On Friday, November 13, 2020, a federal district court entered a preliminary injunction against the City of Philadelphia’s Ordinance 180457, which purported to ban the sale of flavored tobacco products, with minor exceptions.  As in all cases where a preliminary injunction is entered, the court found that the Plaintiffs demonstrated a likelihood of success on the merits and would be irreparably harmed absent an injunction, and that the balance of the equities and the public interest weighed in favor of an injunction.

One of the Ordinance’s stated purposes was to reduce the consumption of tobacco products by minors. Pennsylvania law already prohibits the sale of tobacco to minors; nevertheless, the City concluded that existing measures were insufficient and passed the ban.  Plaintiffs, a group of cigar manufacturers, importers, and distributors, filed a complaint in the Philadelphia Court of Common Pleas seeking declaratory and injunctive relief, as well as money damages. The City removed the complaint to the Eastern District of Pennsylvania. Plaintiffs then moved the federal district court for a preliminary injunction.

The Plaintiffs originally argued that the Ordinance violated Plaintiffs’ right to substantive due process, that the Ordinance was unconstitutionally vague, and that the Ordinance was preempted.  Plaintiffs then dropped their federal constitutional claims for purposes of the preliminary injunction and relied exclusively on Pennsylvania state law preemption arguments.  They specifically cited to two Pennsylvania statutes previously passed by the state legislature as having preemptive effect:  53 Pa. C.S. § 301 (“§ 301 “) and Act No. 2018-42, Section 232-A (“Act 42”), codified at 72 P.S. § 232-A.

The court only considered the matter of § 301 preemption, and did not address Act 42.  Section 301 expressly preempts “any local ordinance or rule concerning the subject matter of 18 Pa.C.S. § 6305.” Section 6305, in turn, contains five prohibitions that all relate to tobacco:  (1) “sell[ing] a tobacco product to any minor;” (2) “fumish[ing], by purchase, gift or other means, a tobacco product to a minor;” (3) “locat[ing] or plac[ing] a vending machine containing a tobacco product in a location accessible to minors;” ( 4) “display[ing] or offer[ing] a cigarette for sale out of a pack of cigarettes;” or (5) “display[ing] or  offer[ing] for sale tobacco products in any manner which enables [a customer] … to physically handle tobacco products prior to purchase unless the tobacco products are located within the line of sight or under the control of a cashier or other employee during business hours, except[ing] … retail stores which derive 75% or more of sales revenues from tobacco products.” 18 Pa. C.S. § 6305.  The court noted that the Ordinance was passed specifically to further restrict youth access to tobacco products, and the court engaged in a careful analysis of state law to establish the scope of the Ordinance and the scope of 18 Pa. C.S. § 6305.  Because § 6305’s subject matter is “youth access to tobacco,” and the Ordinance “concerns” youth access to tobacco, the court found that Plaintiffs met their burden of demonstrating a likelihood of success on the merits of § 301.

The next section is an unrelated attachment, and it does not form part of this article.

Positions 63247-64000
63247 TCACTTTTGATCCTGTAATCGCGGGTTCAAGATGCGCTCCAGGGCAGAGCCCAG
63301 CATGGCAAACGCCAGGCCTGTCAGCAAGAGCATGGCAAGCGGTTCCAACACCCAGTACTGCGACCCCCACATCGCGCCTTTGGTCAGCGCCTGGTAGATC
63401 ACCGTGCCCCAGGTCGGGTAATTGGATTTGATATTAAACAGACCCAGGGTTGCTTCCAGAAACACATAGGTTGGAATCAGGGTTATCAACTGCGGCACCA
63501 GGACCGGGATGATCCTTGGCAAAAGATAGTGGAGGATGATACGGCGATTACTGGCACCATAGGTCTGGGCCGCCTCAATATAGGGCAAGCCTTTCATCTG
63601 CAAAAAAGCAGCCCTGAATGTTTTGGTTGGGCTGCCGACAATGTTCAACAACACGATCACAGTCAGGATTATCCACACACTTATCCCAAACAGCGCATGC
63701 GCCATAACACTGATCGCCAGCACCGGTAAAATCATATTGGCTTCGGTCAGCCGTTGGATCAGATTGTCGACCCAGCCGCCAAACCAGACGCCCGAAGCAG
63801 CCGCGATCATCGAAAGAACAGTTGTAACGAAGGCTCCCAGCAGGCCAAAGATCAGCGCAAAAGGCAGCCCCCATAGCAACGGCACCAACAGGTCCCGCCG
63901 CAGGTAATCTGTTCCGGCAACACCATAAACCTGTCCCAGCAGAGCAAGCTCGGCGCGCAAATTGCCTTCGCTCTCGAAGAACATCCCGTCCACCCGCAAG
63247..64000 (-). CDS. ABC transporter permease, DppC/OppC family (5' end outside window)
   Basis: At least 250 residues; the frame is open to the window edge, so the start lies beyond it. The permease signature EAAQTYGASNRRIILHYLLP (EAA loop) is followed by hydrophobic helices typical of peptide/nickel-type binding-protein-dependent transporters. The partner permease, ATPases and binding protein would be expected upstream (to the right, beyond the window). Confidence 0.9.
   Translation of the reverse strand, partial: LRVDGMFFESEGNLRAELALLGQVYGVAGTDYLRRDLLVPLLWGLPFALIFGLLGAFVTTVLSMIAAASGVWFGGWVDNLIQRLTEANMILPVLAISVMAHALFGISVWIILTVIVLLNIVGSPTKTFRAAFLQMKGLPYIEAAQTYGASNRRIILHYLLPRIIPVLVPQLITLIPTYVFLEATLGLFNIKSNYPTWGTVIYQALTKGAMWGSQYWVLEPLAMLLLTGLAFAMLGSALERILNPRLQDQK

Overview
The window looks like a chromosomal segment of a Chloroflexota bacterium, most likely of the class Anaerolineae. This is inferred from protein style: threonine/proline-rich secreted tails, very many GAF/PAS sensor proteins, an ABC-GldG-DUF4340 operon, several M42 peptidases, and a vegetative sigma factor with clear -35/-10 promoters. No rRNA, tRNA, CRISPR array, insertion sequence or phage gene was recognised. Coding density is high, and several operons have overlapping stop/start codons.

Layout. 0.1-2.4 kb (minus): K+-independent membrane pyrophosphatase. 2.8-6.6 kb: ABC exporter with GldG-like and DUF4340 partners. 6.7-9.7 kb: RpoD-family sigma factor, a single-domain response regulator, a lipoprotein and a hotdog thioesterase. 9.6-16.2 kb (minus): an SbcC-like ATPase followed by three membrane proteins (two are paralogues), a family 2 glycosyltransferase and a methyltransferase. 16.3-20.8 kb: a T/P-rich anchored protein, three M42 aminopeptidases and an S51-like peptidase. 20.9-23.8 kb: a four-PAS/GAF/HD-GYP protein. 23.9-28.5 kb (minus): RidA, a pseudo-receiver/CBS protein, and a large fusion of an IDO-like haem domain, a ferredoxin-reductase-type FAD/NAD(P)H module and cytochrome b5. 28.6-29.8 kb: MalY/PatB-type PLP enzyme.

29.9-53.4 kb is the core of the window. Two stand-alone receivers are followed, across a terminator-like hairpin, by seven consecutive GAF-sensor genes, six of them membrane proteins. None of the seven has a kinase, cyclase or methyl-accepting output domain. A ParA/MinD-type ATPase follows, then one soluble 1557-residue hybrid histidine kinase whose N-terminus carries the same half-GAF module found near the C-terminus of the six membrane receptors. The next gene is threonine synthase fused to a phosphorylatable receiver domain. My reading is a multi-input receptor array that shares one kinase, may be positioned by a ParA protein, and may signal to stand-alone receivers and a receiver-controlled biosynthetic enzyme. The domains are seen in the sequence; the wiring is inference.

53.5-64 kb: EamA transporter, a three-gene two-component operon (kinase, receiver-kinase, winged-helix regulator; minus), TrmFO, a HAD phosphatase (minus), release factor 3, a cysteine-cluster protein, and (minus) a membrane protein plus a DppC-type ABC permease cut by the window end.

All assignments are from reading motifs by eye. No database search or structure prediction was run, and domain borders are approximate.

This case will likely be appealed, but it shows the vulnerability of local ordinances premised on furthering youth tobacco access restrictions when a state youth access prevention statute contains an express preemption clause.